We had a good rehearsal for “The Foreigner” tonight, except that our lead, Aaron Gaines, wasn’t there. He had a good excuse: tonight was opening night for “Once Upon A Mattress” at Motlow College, in which he’s a cast member.
We started the evening working on one scene and finished it working on a different scene. In between, while we were taking a break, our director, Tony Davis, had us sit and tell our favorite non-musical play, our favorite musical, and our favorite moment from any play. In some cases, what we were remembering fondly were film versions of the plays in question, but in other cases they were plays that we’d seen, performed in, or dreamed of performing in.
Anyway, here were my answers, which are subject to change without notice:
Favorite non-musical play: “The Man Who Came To Dinner,” by George S. Kaufmann and Moss Hart
I remember this from two sources: the movie version starring Monty Wooley, which is one of my all-time favorite film comedies, but also the video of a Broadway revival version which starred Nathan Lane. The late Julio Francesconi, when he had stopped by the Times-Gazette to drop off one of the wonderful short stories he wrote for us at Christmas, Halloween or Easter, once told me he thought I’d be perfect for the starring role in the play. I’d love to do that someday. It’s too large a cast for The Fly, but maybe they’ll do it one day in Tullahoma.
I’ve blogged about this before, so I probably don’t need to ramble on too much about it, but it’s a comedy about a pompous, sharp-tongued and self-centered radio comentator and columnist, Sheridan Whiteside (a thinly-veiled parody of Algonquin Round Table member Alexander Woolcott, a friend of the playwrights). Whiteside, with his harried secretary in tow, storms into a small Ohio town for a speaking engagement, but breaks his hip and is forced to stay a while, taking over the house of the hapless family that had only planned to serve him a pre-lecture meal. When his secretary starts to fall for the local newspaperman, Whiteside fears losing her and schemes to break up the romance.
Here, you can see a little bit of Monty Wooley followed by a little bit of Nathan Lane. Coincidentally, I think the Lane clip takes place immediately after the Wooley clip:
Favorite musical play: “Guys And Dolls,” music and lyrics by Frank Loesser and book by Jo Swerling and Abe Burrows, based on short stories by Damon Runyon
I have long said that if I had any vocal talent at all, my dream role would be Nicely Nicely Johnson in “Guys and Dolls.” He’s a supporting player, but gets to sing my two favorite songs in the score, “Fugue For Tinhorns” and “Sit Down (You’re Rocking The Boat).”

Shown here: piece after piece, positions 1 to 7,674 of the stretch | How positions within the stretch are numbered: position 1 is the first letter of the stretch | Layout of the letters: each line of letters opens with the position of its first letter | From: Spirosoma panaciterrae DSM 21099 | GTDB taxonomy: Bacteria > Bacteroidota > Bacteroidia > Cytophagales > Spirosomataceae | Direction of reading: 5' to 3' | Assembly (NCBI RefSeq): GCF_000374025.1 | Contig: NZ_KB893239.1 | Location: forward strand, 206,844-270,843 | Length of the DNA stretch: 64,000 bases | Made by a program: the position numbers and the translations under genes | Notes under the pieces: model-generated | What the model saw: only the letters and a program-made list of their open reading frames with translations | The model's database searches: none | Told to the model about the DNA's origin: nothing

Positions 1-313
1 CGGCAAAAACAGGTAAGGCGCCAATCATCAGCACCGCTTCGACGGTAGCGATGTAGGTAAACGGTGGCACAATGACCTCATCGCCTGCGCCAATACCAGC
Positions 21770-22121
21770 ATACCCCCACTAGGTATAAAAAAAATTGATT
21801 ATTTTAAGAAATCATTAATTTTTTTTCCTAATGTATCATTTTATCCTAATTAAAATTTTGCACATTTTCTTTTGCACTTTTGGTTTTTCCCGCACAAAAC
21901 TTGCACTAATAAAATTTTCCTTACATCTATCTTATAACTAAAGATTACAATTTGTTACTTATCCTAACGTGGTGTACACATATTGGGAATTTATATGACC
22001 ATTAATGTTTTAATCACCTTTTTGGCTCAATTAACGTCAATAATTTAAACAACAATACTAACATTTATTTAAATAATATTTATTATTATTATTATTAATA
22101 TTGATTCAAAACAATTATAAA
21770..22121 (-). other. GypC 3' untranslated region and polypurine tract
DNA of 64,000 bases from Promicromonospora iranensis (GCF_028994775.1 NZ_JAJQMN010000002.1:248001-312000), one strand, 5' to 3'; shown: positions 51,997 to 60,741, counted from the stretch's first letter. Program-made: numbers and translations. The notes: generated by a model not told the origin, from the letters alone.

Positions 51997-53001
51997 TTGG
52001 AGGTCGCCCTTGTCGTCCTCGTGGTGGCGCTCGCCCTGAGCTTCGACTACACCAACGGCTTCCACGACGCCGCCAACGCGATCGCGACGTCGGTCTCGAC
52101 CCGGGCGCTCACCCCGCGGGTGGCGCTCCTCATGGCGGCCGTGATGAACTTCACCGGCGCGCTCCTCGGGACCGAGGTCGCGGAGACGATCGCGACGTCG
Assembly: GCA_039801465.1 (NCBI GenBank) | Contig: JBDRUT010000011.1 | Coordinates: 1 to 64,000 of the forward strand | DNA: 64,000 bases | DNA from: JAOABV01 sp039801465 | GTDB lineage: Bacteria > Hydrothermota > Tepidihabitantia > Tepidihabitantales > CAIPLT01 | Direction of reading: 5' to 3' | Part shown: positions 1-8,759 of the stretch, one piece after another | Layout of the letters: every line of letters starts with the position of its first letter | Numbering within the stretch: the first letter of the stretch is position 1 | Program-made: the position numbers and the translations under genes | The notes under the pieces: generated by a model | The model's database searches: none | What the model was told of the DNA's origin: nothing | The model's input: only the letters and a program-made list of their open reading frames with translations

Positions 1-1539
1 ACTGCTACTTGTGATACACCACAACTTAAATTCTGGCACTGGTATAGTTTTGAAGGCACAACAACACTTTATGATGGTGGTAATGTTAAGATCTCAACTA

I know this one only from the movie version, but I think it’s supposed to be relatively faithful to the play.
The movie is set in Runyon’s world of lovable and relatively-harmless gangsters and gamblers. Nathan Detroit (Frank Sinatra, in the movie version) runs “the oldest established permanent floating crap game in New York,” but he’s running out of places to hold it and needs some cash to put down as a deposit on a possible location. In hopes of a windfall, he bets high roller Sky Masterson (Marlon Brando) that Masterson can’t seduce strait-laced Salvation Army* missionary Sarah Brown (Jean Simmons).
Technically, Sky Masterson is the lead role – and Sinatra was furious when he had to settle for the part of scrappy Nathan Detroit instead of the ladies’ man Masterson. But a good Nathan Detroit can actually steal the show, as Nathan Lane did in the 1992 Broadway revival that launched his career.
*They don’t actually call it “The Salvation Army,” choosing the movie-generic “Save-A-Soul Mission” instead, but the intent is clear.
Favorite moment from a play:
You will find it at the very end of this clip, after the song. George Hearn, playing the title role in “Sweeney Todd, The Demon Barber of Fleet Street,” is obsessed with revenge. When Mrs. Lovett (Angela Lansbury) gives him back his old barber tools, he sings to them, holding aloft the straight razor with which he hopes to strike down the man who ruined him. He then says, in a growl-like scream, “at last my arm is complete again.” Chills ran down my spine the first time I saw this, on public television in 1985. Johnny Depp was not even in the same ballpark.